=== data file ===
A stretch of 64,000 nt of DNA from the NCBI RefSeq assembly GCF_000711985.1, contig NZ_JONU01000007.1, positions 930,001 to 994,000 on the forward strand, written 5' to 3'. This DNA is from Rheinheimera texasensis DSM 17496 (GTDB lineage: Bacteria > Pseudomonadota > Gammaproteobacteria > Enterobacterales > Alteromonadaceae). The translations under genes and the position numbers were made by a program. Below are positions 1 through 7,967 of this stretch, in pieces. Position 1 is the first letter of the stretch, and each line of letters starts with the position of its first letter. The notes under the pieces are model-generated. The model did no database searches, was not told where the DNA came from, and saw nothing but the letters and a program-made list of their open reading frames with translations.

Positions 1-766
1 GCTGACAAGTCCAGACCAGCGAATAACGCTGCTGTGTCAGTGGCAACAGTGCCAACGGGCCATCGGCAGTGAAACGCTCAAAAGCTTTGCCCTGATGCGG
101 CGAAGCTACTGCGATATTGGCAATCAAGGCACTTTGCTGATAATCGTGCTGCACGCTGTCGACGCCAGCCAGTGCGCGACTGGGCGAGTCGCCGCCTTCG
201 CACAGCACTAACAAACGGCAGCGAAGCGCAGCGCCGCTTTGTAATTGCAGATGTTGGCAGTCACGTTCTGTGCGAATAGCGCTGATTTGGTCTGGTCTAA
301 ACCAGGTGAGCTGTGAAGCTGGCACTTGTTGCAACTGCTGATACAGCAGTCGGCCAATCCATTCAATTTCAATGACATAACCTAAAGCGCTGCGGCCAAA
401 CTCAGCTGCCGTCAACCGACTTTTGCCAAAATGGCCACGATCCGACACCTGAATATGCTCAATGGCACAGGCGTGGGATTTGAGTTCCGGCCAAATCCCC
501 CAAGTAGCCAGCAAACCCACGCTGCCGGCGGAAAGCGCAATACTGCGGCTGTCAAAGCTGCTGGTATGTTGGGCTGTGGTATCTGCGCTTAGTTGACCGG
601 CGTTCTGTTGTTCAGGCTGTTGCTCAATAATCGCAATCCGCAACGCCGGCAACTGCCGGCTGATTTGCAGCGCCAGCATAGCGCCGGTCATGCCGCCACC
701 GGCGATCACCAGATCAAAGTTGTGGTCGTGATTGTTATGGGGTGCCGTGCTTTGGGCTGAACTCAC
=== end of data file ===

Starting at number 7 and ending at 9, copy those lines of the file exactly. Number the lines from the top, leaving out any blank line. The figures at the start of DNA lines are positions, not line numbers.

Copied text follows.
401 CTCAGCTGCCGTCAACCGACTTTTGCCAAAATGGCCACGATCCGACACCTGAATATGCTCAATGGCACAGGCGTGGGATTTGAGTTCCGGCCAAATCCCC
501 CAAGTAGCCAGCAAACCCACGCTGCCGGCGGAAAGCGCAATACTGCGGCTGTCAAAGCTGCTGGTATGTTGGGCTGTGGTATCTGCGCTTAGTTGACCGG
601 CGTTCTGTTGTTCAGGCTGTTGCTCAATAATCGCAATCCGCAACGCCGGCAACTGCCGGCTGATTTGCAGCGCCAGCATAGCGCCGGTCATGCCGCCACC